Discrimination reputation putting women off the Bar

By Leanne Mezrani|11 April 2013

A perception that gender discrimination is rife at the Bar is one of the top three reasons female law students won’t become barristers, a survey by the Women Lawyers Association of NSW has revealed.

The Career Intentions Survey, which was launched last night (11 April), found that 17 per cent of female law students won’t pursue a career as a barrister because they believe the Bar is male-dominated and discriminatory towards women.

Barrister Lee-May Saw (pictured), who is also chair of the Career Intentions Survey sub-committee of the Women Lawyers Association of NSW, told Lawyers Weekly that this perception could be behind poor representation of women at the Bar.

“Given the low percentage of female barristers, this perception could be influencing the number of women coming to the Bar,” she said.


The largest percentage (32%) of female law students said they hadn’t ruled out the Bar, while 18 per cent said they were not fond of public speaking or court appearances.

The latter result, which was chosen by zero per cent of males, has prompted the Women Lawyers Association of NSW to develop voice training workshops for its members.

The Career Intentions Survey pilot was conducted from August to November last year through the law schools of the University of New England, University of Sydney and University of Western Sydney. A total of 102 students participated, which included 91 females and 11 males.

The students will be surveyed again at various stages of their career, including on completion of their practising certificate and admission as a solicitor, revealed Saw.

The survey also found 34 per cent of law students identified an ‘interest in the law’ as the principal influence on their decision to undertake a law degree, with a further 25 per cent citing an ‘interest in social justice/wanting to help people/make a difference’.


Of the 66 per cent of students who plan to become lawyers, 57 per cent want to practise as a solicitor, 42 per cent as a government lawyer, 31 per cent as a barrister and 28 per cent as an in-house lawyer.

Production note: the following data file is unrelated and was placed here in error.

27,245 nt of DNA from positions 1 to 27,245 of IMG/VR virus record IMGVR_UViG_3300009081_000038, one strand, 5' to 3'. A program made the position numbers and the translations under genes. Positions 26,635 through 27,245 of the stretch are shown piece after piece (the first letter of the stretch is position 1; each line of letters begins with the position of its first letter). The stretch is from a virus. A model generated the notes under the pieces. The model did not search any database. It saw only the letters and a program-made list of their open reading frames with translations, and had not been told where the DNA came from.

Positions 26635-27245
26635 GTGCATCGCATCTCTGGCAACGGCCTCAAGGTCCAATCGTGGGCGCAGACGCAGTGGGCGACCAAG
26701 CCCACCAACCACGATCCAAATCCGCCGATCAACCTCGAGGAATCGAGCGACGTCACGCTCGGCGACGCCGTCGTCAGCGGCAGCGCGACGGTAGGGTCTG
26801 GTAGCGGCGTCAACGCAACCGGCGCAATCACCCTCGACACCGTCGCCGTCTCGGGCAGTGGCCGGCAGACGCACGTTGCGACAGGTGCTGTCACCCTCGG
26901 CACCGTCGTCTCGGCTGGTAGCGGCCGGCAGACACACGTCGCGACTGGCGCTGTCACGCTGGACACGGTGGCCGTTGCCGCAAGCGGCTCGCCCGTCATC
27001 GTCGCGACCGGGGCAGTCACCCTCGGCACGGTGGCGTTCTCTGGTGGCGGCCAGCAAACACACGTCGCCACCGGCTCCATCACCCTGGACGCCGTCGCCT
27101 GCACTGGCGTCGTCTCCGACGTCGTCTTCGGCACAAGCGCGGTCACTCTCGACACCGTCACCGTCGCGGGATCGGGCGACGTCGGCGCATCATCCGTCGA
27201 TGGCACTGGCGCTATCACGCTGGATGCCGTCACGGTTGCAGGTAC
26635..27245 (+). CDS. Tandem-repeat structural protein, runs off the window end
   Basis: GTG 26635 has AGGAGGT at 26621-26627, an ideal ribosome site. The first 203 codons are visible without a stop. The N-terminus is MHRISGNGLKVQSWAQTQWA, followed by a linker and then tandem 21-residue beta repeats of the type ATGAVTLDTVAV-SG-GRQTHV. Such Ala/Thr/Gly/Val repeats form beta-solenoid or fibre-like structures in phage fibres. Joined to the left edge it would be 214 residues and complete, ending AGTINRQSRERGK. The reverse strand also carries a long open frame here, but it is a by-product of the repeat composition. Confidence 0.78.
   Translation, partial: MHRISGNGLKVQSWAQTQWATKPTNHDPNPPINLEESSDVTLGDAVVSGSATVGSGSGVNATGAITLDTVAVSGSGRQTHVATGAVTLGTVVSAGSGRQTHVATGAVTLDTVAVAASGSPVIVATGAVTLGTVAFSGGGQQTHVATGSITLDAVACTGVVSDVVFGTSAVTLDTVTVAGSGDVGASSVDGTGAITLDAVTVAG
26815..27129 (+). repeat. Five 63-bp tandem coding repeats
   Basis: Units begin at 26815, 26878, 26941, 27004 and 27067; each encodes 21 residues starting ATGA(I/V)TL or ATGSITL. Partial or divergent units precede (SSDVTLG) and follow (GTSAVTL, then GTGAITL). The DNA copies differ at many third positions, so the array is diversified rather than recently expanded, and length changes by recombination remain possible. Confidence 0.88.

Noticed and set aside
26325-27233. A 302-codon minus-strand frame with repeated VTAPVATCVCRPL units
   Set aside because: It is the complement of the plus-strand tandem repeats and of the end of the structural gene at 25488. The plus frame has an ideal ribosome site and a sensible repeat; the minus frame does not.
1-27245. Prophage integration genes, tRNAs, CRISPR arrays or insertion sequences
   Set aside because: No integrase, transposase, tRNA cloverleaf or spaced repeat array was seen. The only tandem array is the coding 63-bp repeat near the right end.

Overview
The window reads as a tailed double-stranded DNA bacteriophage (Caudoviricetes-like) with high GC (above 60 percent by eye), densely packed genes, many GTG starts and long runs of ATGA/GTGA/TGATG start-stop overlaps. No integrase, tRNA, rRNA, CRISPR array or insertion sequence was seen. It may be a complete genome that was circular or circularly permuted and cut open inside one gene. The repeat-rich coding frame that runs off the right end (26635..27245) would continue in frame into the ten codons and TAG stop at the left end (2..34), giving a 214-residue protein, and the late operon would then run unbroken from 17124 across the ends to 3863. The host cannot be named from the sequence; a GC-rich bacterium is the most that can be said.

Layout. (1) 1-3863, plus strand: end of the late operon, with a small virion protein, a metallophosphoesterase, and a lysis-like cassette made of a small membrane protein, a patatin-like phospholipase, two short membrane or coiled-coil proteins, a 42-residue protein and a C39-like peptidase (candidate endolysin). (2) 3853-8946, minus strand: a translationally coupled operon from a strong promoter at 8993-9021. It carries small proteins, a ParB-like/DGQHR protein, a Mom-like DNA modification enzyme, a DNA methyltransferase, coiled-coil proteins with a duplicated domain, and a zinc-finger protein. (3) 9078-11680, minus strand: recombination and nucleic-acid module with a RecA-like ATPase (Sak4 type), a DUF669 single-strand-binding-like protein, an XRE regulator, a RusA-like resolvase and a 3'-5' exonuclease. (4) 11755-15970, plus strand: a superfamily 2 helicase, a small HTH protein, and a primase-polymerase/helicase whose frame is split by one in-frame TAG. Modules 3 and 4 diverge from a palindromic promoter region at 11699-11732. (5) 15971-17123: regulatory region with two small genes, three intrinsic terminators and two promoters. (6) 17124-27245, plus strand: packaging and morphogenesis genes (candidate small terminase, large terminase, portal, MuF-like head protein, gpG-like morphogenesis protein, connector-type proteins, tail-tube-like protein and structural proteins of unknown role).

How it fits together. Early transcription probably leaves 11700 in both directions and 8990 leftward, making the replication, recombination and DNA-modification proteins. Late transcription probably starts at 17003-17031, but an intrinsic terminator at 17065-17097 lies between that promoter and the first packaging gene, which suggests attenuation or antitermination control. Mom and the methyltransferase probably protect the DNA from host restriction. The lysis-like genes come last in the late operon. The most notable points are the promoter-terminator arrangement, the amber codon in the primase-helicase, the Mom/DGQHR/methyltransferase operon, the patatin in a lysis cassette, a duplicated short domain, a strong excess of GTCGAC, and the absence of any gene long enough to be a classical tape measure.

The top three areas of practice in which law students would like to specialise are corporate and commercial law (39%), criminal law (38%) and family law (23%).

Saw said that, while these results were unsurprising, the data collected will give gravitas to the association’s lobbying efforts.

“This as an area where there is a gap in research,” she added.

Saw admitted that the gap was exacerbated by a delay in the launch of the Career Intentions Survey, which was primarily due to funding challenges.

“[The survey] has been in the pipeline for five years,” she said. “We approached obvious sources of funding grants some time ago, but because it was around the time of the GFC we were told research of this nature was not a priority.”

Herbert Smith Freehills and the NSW Bar Association were the survey’s main sponsors.

Discrimination reputation putting women off the Bar
Intro image
lawyersweekly logo


How utilising cryptocurrency has paid off for this law firm

How utilising cryptocurrency has paid off for this law firm

Malcolm Gittoes-Caesar

Partners ‘have to have compassion’

Natalie Lonergan and Tatiana Gotvig

Squires lands team of 4 from NRF 

The rise of state-based class action regimes

The rise of state-based class action regimes

Recommended by Spike Native Network